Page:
This CoreIM podcast alerts us that we should use anti-viral influenza medications for patients who are at high risk of influenza infection. For a great resource on who needs treatment for influenza, see Influenza Antiviral Medications: Summary for Clinicians* from The Centers For Disease Control And Prevention:
[*This page has information on and links to the appropriate treatment of influenza.]
Page last reviewed: December 3, 2021
The information on this page should be considered current for the 2021-2022 influenza season for clinical practice regarding the use of influenza antiviral medications. Clinicians may also wish to consult the IDSA antiviral treatment and antiviral chemoprophylaxis recommendationsexternal icon, and the ATS-IDSA Adult CAP Guidelinesexternal icon.
This CoreIM podcast also has useful information in the use of Baysian statistics and the diagnostic odds ratio in medical decision-making. I’ll be making a post on the topic soon.
In this post I link to and excerpt from CoreIM‘s Mind The Gap podcast, Flu Diagnosis And Treatment. Posted: February 19, 2020
By: Dr. Steve Liu and Dr. Janine Knudsen
Graphic: Dr. Amy Ou
Audio: Dr. Steven R. Liu
Peer Review: Dr. Denise McCulloch, Dr. Jennifer Spicer
All that follows is from the above resource.
fig1 when available
- 03:33 The art of diagnosing the flu
- 05:20 Bayesian statistics and the diagnostic odds ratio
- 07:07 The ins and outs of diagnostic testing for the flu
- 08:40 Changes in influenza guidelines – testing and treatment
- 11:22 The not-so-rosy origin story of neuraminidase inhibitors (NAIs)
- 13:48 Neuraminidase inhibitors (NAIs), mortality benefit and limitations of studies
- 15:53 Take aways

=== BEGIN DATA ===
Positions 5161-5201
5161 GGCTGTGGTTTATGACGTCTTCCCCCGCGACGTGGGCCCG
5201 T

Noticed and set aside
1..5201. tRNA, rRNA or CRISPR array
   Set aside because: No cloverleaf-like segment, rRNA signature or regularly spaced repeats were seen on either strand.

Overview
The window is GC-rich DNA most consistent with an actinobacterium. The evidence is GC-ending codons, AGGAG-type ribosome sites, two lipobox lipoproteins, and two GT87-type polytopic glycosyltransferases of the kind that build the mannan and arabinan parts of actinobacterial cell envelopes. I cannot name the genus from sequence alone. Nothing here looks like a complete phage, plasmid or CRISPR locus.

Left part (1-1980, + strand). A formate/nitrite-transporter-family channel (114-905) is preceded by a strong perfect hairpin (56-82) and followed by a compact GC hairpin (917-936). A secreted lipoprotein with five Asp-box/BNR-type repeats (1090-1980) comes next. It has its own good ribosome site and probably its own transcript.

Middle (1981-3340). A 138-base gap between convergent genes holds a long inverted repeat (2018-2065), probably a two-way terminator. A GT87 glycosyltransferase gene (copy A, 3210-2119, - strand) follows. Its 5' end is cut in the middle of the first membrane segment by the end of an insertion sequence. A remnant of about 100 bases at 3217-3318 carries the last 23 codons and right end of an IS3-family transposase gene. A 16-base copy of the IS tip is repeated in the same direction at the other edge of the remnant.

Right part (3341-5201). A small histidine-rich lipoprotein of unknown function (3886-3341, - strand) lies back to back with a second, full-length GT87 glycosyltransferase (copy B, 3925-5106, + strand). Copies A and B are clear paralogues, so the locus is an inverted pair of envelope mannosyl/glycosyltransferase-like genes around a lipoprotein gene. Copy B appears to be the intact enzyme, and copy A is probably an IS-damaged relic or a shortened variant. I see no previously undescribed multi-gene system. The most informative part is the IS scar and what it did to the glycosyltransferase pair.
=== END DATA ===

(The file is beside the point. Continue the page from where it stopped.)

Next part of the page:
- There are many influenza symptoms and most of them are not very helpful in confirming a case of the influenza. They have poor diagnostic odds ratios, which is defined as the ratio of the positive likelihood ratio over the negative likelihood ratio.
- To confirm a case, the IDSA recommends an influenza PCR
- PCR has a diagnostic odds ratio of ~100, whereas the antigen test (rapid influenza detection test) has a lower diagnostic odds ratio of 25.
- The influenza PCR can still have false positives. As with any test, apply the test to your pre-test probability – a number you come up with based on your local context – to get your post-test probability – the chance a patient truly has disease.
- The new 2018 influenza guidelines recommend:
- Treat any inpatient with suspected influenza, even without a confirmatory test, and even after they’ve had symptoms for 48 hours.
- Consider testing outpatients if it will change management.
- Consider treating outpatients who are likely to suffer complications from the flu, even without a confirmatory test
- Neuraminidase inhibitors, such as oseltamivir and zanamavir, were originally thought to decrease symptoms by 24 hours, and reduce complications and hospitalizations
- But in a big pharmaceutical scandal, previously unseen data was revealed and analyzed by the Cochrane Group, it showed these results were not completely accurate or as convincing as originally thought.
- Data from the 2009 influenza pandemic, when neuraminidase inhibitors were used broadly, generated new data which actually suggested a mortality benefit
- However, this data comes from observational studies, rather than randomized control trials, so may be subject to bias.
- Ultimately, neuraminidase inhibitors are the best and only option we currently have to treat the flu. This is why, despite their known side effects and questionable outcomes, IDSA guidelines have changed to recommend using them more broadly.